Ernest Renan, who considered the Nation to be a “soul” a “spiritual principle”, left the decision-making about this make-up to popular choice. O’Toole equally echoes Renan is describing just how much of the British imperial past Leave supporters forget during our own Referendum. In this present the UK is a plucky land, ill-rewarded for holding the fort against Hitler, and under the boot of an alien superpower run by Teutons in a new Holy Roman Empire. In this picture Brexit as a “genuine national revolution against a phoney oppressor. It has the form of a moment of liberation without the content. The people get out of the Red Room of Pain only to find themselves in the Red, White and Blue Rooms of Pain. (Page 141)

Brexit Bollocks.

In the absence of real oppressors a variety of substitutes were found. Food was an issue from the start. Heroic Failure cites E.P. Thompson’s dyspeptic attack on middle class enthusiasm for the Common Market’s well-garnished menu. By the 1990s Mr Podsnap returned to defend our national Cuisine. Boris Johnson pursued the millennium with a crusade against a Brussels-led “humiliation of British democracy” – a threatened penury of prawn cocktail flavoured crisps. Johnson stood firm. Against a bossy female bureaucrat he declared, “As part of the balanced diet of a British child, – two packets Quavers, three chocolate Magnums, 2 oz dog shit a day – the prawn cocktail flavour crisp was thoroughly nutritious” (Page 112) Magnum ice-creams, few will fail to notice, are now being stockpiled to guard against the no-Deal Brexit Final Judgement.

It would take from the pleasure of reading Heroic Failure to recount more of O’Toole’s  not at all tall-tales of Brexiteer Bollocks. Nor would be appropriate to cover his fine account bonds between the Irish and British are bound together, from the centuries of national oppression and prejudice, to the deep ties of affection and descent (this writer is, apparently, genetically around 37% Irish) that bring us perhaps closer than any other nationality outside of the United Kingdom. Given this background it is all the more surprising that the Leave campaign showed an “absolute refusal to countenance any discussion of Ireland.”(Page 88) The importance of the ‘backstop’, which may be translated into English as “safety net”, for the border with North, has turned out to be more important than the nippers’ right to eat dog shit.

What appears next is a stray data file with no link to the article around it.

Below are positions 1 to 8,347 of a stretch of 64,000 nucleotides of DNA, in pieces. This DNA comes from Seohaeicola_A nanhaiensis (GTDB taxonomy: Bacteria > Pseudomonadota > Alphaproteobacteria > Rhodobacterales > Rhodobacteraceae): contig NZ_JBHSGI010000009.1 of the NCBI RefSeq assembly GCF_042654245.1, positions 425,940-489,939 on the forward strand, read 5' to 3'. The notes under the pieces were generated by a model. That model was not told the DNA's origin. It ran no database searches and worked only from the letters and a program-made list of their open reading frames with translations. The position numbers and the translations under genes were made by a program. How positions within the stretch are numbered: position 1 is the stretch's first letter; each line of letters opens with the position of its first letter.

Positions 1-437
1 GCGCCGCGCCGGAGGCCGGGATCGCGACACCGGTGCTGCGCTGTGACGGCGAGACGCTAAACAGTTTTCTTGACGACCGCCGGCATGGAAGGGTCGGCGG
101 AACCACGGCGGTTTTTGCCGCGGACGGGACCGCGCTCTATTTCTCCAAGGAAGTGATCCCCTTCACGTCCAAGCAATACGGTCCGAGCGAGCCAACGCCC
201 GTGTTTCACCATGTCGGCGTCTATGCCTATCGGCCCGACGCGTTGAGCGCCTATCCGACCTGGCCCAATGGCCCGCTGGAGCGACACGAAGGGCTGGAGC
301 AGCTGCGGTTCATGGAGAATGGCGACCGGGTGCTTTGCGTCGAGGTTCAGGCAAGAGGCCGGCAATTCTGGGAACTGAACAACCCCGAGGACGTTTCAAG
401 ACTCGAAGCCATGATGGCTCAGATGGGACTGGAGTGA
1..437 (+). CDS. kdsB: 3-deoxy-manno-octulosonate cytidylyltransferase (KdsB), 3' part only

Behind the “sadopopulism” and the nationalist “dreamtime” lies the hard free-market right. When the boss of Wetherspoons, Tim Martin, came to Ipswich he evoked fish, no doubt under the impression that East Anglia prosperity was assured, as from mediaeval times until the beginning of the Twentieth Century, by the Herring Catch. Campaigners for Leave may have spoken in other antiquarian language of the country’s ‘Vassalage’ to the European Union. O’Toole gives a reminder of the English Royals’ scorched earth tactics during the 100 years war, which he compares to the mass murders of warlords in today’s failed states. Les Anglais ont débarqué, which originated during this period, can still signify the flow of menstrual blood.

Behind this lies a wish for, O’Toole suggests, Jacob Rees Mogg’s “sovereignty of the super rich and their right to escape.”(Page 172) “Buccaneering capitalism”, national sovereignty in the service of commerce, the right to a no-Deal Brexit under WTO rules, the project is for,  as Luke Cooper says, “a Britain ‘unchained’ from the shackles of European regulation, in other words, even more of a capitalist dystopia.”(The Left Against Brexit. Another Europe is Possible. 2018).

The Rise of English Nationalism.